If you have a nice Priority Queue, it will also help to solve the problem I mentioned, by allowing you to lookup the priority of already queued elements efficiently*, and to remove existing elements. You can otherwise simulate this by using your own map to keep track of the best route, and only (re-)queuing if the new route you have found is shorter (again: you can only have found a shorter route if the previous route was only on the frontier**). This is less efficient, because it leaves stuff on the frontier and requires you to check you haven't visited a node already when adding it to the set of seen nodes (that last bit is usually essentially free through), but from experience it's mostly fine: I've rarely used anything more than a simple binary heap (very efficient, but limited functionality).

### Queue<Location> GetPath (Location start, Location end)

First off, I would pull out Queue<Location> GetPath(PathNode start, PathNode end) method, and call this after doing all the checks and lookups and such.

Personally, I would make PathEdge a class, and store a reference to the previous edge in that class along with the true cost (i.e. scores) for simplicity, but I'll keep to what you're doing in this example code. It could be more efficient, I don't know (I almost never care about performance, and usually when I do, all my intuitions about the cost of creating objects are wrong: profile profile profile!). Actually... PathEdge is useless, so we can ditch it altogether.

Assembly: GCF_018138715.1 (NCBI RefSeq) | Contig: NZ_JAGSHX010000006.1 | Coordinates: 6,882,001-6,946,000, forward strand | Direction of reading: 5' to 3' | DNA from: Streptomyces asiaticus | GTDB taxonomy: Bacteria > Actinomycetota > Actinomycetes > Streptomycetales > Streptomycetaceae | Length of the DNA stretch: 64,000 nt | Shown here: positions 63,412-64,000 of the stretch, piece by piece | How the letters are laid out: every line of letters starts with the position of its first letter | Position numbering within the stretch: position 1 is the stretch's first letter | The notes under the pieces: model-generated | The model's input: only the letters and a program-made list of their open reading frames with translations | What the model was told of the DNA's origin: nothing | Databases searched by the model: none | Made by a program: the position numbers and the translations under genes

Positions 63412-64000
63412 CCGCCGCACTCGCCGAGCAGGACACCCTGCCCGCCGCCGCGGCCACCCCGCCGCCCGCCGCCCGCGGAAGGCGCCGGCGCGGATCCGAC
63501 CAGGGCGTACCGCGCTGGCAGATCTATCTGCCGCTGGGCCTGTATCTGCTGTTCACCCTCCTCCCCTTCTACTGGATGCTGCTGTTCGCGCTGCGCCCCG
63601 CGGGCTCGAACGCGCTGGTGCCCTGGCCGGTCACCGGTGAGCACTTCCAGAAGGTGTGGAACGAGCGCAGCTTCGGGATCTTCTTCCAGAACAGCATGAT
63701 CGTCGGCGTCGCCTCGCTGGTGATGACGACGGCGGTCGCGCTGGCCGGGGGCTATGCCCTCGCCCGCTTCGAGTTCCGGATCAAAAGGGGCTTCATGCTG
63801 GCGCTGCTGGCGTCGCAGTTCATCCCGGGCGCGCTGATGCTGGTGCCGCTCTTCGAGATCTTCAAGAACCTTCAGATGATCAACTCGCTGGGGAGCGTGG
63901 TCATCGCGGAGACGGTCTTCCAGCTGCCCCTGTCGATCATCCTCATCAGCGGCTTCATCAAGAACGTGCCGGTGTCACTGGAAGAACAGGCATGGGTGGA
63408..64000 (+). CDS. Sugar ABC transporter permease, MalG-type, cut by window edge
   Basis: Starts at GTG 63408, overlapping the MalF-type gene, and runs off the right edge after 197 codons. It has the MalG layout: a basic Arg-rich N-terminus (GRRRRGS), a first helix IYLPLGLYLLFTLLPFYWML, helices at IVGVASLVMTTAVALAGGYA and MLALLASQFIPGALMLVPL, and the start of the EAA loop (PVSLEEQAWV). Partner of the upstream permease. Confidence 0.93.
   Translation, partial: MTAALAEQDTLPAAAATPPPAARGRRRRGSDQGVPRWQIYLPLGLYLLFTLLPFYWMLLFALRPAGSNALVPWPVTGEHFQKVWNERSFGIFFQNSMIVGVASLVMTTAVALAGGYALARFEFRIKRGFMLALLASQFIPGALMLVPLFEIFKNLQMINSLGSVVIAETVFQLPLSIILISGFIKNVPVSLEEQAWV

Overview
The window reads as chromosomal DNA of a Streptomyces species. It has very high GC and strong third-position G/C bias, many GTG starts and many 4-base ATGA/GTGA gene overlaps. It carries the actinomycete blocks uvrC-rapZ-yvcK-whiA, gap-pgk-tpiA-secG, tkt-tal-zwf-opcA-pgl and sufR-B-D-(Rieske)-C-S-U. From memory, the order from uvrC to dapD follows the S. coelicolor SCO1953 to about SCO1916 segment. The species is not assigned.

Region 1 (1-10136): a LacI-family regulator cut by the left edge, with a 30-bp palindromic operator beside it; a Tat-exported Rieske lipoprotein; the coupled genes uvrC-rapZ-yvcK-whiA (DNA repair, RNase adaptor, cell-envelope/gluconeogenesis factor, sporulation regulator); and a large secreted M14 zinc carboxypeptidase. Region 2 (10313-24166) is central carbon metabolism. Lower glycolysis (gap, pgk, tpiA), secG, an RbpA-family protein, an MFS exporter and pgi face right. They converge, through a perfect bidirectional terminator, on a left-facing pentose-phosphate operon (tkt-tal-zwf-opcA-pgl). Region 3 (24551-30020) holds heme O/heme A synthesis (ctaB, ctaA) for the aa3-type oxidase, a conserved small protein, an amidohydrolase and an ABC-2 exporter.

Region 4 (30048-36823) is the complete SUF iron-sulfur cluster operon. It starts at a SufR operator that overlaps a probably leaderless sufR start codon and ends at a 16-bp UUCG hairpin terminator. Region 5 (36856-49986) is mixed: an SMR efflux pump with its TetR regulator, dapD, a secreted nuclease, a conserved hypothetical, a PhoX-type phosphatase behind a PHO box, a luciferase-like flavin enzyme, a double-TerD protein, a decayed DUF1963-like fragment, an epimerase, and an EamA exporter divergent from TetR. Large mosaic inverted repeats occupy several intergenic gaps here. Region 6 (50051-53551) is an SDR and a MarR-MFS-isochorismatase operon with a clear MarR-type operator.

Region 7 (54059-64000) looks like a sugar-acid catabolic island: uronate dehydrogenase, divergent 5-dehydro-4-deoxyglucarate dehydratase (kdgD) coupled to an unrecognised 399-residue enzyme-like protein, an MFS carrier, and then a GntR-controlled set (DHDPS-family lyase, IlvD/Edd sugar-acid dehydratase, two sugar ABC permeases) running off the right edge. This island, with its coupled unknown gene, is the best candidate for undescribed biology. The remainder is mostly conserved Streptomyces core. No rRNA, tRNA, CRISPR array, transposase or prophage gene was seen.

Here is an example of using a PriorityQueue, which hopefully doesn't have the two deficiencies mentioned above (it's completely untested). Everything which I would have put in PathEdge (thought I'd have called it PathNode, and called PathNode something else...) is instead stored in dictionaries (these could be combined for greater efficiency).

public Queue<Location> GetPath(PathNode start, PathNode end)
{
SimplePriorityQueue<PathNode, float> frontier = new SimplePriorityQueue<PathNode, float>();

// made these hash-sets/dictionaries, the arrays may well be marginally faster, but if you aren't searching far, this will save potentially large allocations (feel free to convert back)